Prescribers should continue to follow the NICE guideline for the management of depression. The choice of antidepressant, or indeed any drug, should be based on efficacy, side-effect profile, patient preference, past experience with treatment, and cost. NICE recommends that selective serotonin re-uptake inhibitors (SSRIs) are an appropriate first-line choice for most people where the prescribing of an antidepressant is appropriate. NICE is currently updating their guidance on depression in adults and publication is anticipated in September this year.
What does this study claim?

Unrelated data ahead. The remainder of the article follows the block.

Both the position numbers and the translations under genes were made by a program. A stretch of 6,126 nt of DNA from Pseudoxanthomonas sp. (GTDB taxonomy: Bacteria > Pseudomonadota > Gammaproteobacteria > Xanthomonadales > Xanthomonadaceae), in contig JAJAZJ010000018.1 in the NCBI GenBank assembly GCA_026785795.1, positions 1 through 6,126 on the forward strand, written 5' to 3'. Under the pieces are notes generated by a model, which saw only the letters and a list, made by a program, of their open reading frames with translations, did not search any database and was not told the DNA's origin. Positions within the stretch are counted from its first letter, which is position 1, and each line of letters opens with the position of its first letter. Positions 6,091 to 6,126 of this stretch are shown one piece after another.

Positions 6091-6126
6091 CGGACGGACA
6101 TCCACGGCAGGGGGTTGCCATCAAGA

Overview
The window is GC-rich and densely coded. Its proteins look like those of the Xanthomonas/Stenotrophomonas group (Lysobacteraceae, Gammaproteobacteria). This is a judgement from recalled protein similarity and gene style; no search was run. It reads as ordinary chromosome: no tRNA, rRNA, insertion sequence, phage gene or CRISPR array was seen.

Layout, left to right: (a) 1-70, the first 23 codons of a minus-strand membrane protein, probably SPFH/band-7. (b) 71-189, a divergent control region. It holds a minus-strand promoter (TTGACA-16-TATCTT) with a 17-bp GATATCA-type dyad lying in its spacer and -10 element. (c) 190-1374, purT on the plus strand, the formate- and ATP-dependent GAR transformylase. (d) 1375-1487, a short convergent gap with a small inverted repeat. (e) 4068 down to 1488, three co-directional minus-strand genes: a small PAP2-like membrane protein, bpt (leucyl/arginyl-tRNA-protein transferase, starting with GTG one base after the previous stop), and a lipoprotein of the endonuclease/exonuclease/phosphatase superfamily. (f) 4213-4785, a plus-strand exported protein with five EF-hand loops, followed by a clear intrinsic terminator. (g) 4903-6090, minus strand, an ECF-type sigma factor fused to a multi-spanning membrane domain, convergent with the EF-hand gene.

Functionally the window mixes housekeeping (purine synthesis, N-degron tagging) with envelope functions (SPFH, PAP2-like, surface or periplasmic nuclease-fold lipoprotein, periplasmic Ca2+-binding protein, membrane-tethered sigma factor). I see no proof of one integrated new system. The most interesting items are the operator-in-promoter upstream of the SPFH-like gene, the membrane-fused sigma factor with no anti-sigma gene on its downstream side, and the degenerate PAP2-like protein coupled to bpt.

This meta-analysis (117 RCTs), which included 25,928 adults with unipolar major depression, found statistically significant differences between the efficacy and acceptability of 12 second-generation antidepressants over a mean duration of 8.1 weeks. In terms of response rate (the proportion of patients with a reduction of at least 50% from the baseline score on a depression rating scale), multiple-treatments meta-analysis showed that mirtazapine, escitalopram, and venlafaxine, were statistically significantly more efficacious than duloxetine▼, fluoxetine, fluvoxamine, paroxetine, and reboxetine. Sertraline was more effective than fluoxetine, paroxetine and reboxetine. Based on dropout rates in the first 8 weeks of treatment, escitalopram and sertraline appeared to be better tolerated than several other second-generation antidepressants. Escitalopram and sertraline showed the best balance between efficacy and acceptability, but the higher cost of escitalopram is an important consideration. Also, it is important to consider this meta-analysis in the context of its many limitations (below).